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PROVO — Austin Lee brought a special guest to the postgame podium after BYU’s 42-10 win over FCS Idaho State that clinched an invitation from the Hawaii Bowl on Saturday afternoon.
It was his son, Ledger.
First question, kid: How do you think your dad played?
“Good,” he answered.
And with that, another BYU recruit was born.
“I’ll just start recruiting all their kids from now on,” BYU head coach Kalani Sitake joked. “He’s going to be a baller, too. Just like his daddy.”
We can neither confirm nor deny if Sitake’s remarks represent an NCAA secondary recruiting violation. But we can confirm that BYU’s season will continue until Dec. 24 at Aloha Stadium — and that Saturday was an emotional day for a lot of seniors on BYU’s roster, as it is most years.
“It was fun. It was awesome,” said Lee, an Alta High product who first played at Utah. “You never really think that you’re going to be in this position, but it’s harder now that it’s gone. It was a big blessing to come out here and make those types of memories and reflect upon all the memories I have in this stadium and all the relationships that I’ve developed, all brothers and family that I’ve made over the years.”
Here are three other things we learned with an announced crowd of 57,379 at LaVell Edwards Stadium.
Rough day, but good day
Zach Wilson’s return from a four-game layoff with thumb surgery wasn’t perfect. But it went about as well as could be expected.
Wilson completed 19-of-31 passes for 187 yards and two touchdowns with an interception — and took three sacks — in his first start since going down with an injury Sep. 28 in a loss to Toledo. In his absence, Jaren Hall and Baylor Romney led an admirable 3-1 charge to save the Cougars' season.
But starters don’t lose the job due to injury, and with Hall in concussion protocol, Romney “banged up” according to Sitake, and redshirt sophomore Joe Critchlow as first backup, Wilson resumed his starting post.
More concerning will be BYU’s 12 penalties for 85 yards. But those can’t be blamed on Wilson; most of them went to the offensive line, in fact.
“It was rough at times,” said Wilson, who led an air attack that put up 200 yards or more for the 12th-straight game, the longest since 2012. “I think, overall, as an offense we can be a lot more smooth. There were a lot of penalties today. I think we’ve got to clean up a lot of things this week, but we got that win and that’s all that matters.”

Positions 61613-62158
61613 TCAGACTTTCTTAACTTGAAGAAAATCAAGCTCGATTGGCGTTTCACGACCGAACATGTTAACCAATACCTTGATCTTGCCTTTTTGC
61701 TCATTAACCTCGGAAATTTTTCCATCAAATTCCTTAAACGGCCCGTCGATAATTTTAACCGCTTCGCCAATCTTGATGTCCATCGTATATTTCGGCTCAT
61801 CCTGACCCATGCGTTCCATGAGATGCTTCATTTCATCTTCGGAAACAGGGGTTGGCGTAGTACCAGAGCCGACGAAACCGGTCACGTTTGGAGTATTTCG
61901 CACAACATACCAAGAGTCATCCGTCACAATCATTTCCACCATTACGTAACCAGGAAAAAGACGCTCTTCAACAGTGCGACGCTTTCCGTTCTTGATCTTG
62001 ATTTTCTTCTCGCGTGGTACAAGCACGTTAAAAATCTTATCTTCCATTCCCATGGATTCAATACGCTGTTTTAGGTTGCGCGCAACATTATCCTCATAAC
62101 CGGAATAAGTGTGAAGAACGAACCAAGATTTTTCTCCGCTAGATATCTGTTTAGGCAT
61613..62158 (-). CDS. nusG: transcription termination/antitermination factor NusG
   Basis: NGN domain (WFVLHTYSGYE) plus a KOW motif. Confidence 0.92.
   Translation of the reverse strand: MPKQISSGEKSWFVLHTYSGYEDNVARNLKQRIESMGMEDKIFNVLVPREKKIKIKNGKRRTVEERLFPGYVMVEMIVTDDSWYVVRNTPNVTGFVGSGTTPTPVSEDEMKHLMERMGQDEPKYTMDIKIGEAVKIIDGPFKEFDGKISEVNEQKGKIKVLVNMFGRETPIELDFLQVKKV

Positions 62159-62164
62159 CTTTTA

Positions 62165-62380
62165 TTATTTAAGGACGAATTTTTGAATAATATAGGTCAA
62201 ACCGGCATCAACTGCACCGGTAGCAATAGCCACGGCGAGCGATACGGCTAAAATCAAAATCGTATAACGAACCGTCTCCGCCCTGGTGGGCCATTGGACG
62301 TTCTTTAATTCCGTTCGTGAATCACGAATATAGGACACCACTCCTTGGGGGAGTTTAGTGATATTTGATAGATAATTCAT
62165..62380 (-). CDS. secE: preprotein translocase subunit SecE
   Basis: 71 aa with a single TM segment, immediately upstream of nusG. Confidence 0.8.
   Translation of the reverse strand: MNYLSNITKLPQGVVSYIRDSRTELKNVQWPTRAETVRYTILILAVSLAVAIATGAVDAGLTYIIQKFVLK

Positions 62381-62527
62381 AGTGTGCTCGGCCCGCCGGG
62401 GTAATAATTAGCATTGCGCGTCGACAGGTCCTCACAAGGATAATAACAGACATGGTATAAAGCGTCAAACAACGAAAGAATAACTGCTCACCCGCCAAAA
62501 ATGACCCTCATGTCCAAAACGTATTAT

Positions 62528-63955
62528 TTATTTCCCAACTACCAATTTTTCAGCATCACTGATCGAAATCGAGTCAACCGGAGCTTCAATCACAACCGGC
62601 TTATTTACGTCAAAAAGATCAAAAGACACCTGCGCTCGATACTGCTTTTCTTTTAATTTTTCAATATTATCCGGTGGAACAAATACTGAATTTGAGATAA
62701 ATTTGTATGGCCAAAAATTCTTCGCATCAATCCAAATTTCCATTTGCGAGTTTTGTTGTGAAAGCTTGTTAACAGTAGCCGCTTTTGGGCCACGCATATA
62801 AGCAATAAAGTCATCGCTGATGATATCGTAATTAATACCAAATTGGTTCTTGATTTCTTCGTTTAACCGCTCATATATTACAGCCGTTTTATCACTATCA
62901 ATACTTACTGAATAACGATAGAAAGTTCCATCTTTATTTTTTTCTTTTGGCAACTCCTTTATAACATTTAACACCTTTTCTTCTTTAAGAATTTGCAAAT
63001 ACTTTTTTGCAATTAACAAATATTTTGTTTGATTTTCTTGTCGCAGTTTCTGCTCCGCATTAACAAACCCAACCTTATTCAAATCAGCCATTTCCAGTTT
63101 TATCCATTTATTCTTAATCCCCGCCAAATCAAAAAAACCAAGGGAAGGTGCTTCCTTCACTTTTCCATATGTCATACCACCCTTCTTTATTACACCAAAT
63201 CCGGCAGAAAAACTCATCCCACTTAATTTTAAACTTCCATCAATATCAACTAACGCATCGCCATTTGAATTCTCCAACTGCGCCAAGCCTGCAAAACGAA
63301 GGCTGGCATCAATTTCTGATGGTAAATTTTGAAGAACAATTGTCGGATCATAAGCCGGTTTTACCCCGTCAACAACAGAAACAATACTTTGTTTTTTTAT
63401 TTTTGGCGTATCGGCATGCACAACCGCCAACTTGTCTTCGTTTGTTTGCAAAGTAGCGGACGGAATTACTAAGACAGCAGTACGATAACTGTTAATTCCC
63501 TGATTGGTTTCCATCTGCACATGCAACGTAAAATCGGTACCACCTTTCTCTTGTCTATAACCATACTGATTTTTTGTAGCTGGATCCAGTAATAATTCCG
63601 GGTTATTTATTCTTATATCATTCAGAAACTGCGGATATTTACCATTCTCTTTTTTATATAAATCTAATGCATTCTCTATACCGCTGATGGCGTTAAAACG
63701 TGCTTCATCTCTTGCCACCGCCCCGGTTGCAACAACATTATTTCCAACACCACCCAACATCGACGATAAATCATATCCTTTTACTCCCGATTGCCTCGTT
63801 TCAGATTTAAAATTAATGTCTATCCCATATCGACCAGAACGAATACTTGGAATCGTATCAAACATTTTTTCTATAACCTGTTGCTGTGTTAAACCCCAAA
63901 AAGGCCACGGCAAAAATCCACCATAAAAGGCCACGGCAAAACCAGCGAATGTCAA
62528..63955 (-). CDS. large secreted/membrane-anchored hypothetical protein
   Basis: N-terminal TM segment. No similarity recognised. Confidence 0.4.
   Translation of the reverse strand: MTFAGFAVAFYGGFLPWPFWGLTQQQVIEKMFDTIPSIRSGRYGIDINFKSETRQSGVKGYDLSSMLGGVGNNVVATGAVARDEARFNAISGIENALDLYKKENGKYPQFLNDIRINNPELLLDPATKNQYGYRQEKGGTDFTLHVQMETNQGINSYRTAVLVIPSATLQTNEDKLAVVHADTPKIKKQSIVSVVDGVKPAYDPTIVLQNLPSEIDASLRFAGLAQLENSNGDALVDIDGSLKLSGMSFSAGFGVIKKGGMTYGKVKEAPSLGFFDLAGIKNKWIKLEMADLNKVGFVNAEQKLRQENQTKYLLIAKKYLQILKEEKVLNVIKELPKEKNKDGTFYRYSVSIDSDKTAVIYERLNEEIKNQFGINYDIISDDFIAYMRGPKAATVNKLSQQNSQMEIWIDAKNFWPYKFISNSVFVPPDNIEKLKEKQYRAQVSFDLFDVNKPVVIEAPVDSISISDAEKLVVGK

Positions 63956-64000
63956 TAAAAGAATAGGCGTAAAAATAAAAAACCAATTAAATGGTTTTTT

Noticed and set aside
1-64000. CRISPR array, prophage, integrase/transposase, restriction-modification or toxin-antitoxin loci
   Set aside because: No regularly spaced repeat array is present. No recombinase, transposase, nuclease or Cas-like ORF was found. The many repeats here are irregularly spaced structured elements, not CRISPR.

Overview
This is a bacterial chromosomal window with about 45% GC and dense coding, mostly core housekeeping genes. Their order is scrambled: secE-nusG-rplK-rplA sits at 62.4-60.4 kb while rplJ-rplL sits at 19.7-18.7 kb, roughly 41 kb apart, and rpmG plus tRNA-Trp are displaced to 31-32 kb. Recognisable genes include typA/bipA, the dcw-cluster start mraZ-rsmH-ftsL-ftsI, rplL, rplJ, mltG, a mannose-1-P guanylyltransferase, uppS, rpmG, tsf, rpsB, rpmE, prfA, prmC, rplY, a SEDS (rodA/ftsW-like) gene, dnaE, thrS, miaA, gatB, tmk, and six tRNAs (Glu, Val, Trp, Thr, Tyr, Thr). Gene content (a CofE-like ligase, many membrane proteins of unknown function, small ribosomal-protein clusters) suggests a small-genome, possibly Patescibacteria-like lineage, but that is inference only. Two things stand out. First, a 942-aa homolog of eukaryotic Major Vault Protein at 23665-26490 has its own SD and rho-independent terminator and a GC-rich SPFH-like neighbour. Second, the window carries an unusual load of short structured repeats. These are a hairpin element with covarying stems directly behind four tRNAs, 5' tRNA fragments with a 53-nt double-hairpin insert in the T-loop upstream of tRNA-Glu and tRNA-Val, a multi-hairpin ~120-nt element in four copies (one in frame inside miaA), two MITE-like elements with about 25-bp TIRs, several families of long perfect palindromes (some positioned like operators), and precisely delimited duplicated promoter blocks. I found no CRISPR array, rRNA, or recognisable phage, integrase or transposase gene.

A day for the seniors
The result was never truly in doubt, but Saturday’s game was about more than a win or clinching bowl eligibility.
The final regular-season game of the year at LaVell Edwards Stadium sent out a senior class of 19 players, including graduate transfer running backs Ty’Son Williams and Emmanuel Esukpa.
The list also includes linebacker Sam Baldwin, defensive back Dayan Ghanwoloku, long snapper Mitch Harris, wide receiver Aleva Hifo, wide receiver Batchlor Johnson IV, linebacker Austin Kafentzis, tight end Moroni Laulu-Pututau, safety Austin Lee, defensive end JJ Nwigwe, defensive end Trajan Pili, defensive back Sawyer Powell, offensive lineman Addison Pulsipher, offensive lineman Thomas Shoaf, wide receiver Talon Shumway, wide receiver Micah Simon and defensive back Beau Tanner.
But perhaps the coolest outgoing senior was former quarterback Beau Hoge. The converted running back medically retired from football prior to the season, after several bouts with concussions that left his career limited. The son of former NFL running back (and Idaho State alum) Merril Hoge finished his career with 81 yards and two touchdowns at running back.
But he was back in the stadium Saturday afternoon, dressed in street clothes and accompanied by several family members, including cousin Tristen Hoge, the Cougars’ tackle who has been injured for the past four games.
Perhaps Nwigwe had the best moment. The senior who was once an offensive lineman and tight end flashed a shirt that read, “#ExtendKalani” as the Cougars accepted their bowl invitation. Several moments later, in the postgame locker room, BYU players and coaches could be heard screaming and cheering with joy.
No official announcement has been made by BYU Athletics. But it’s clear where the players stand.
Young kittens run wild
The other goal of a normal FCS opponent — beyond celebrating the senior class, in BYU’s case — is to give more playing time to younger players. And BYU did just that.
Sione Finau, the redshirt freshman running back from Kearns, looked the part of a potential lead back for years to come with 102 yards and a 16-yard touchdown on 16 carries.
Fellow freshman Jackson McChesney added a career-high 46 yards on 10 carries for BYU, and other young players to see time include receiver Keanu Hill, who caught his first pass in a BYU uniform, debutantes Carter Wheat and Tevita Ika, and sophomores Dax Milne and Gunner Romney.
The future appears bright for the Cougars.
“It’s always good to have a rushing game as a quarterback,” Wilson said. “Jackson McChesney and Sione Finau stepped up and made some big plays for us in the running game.”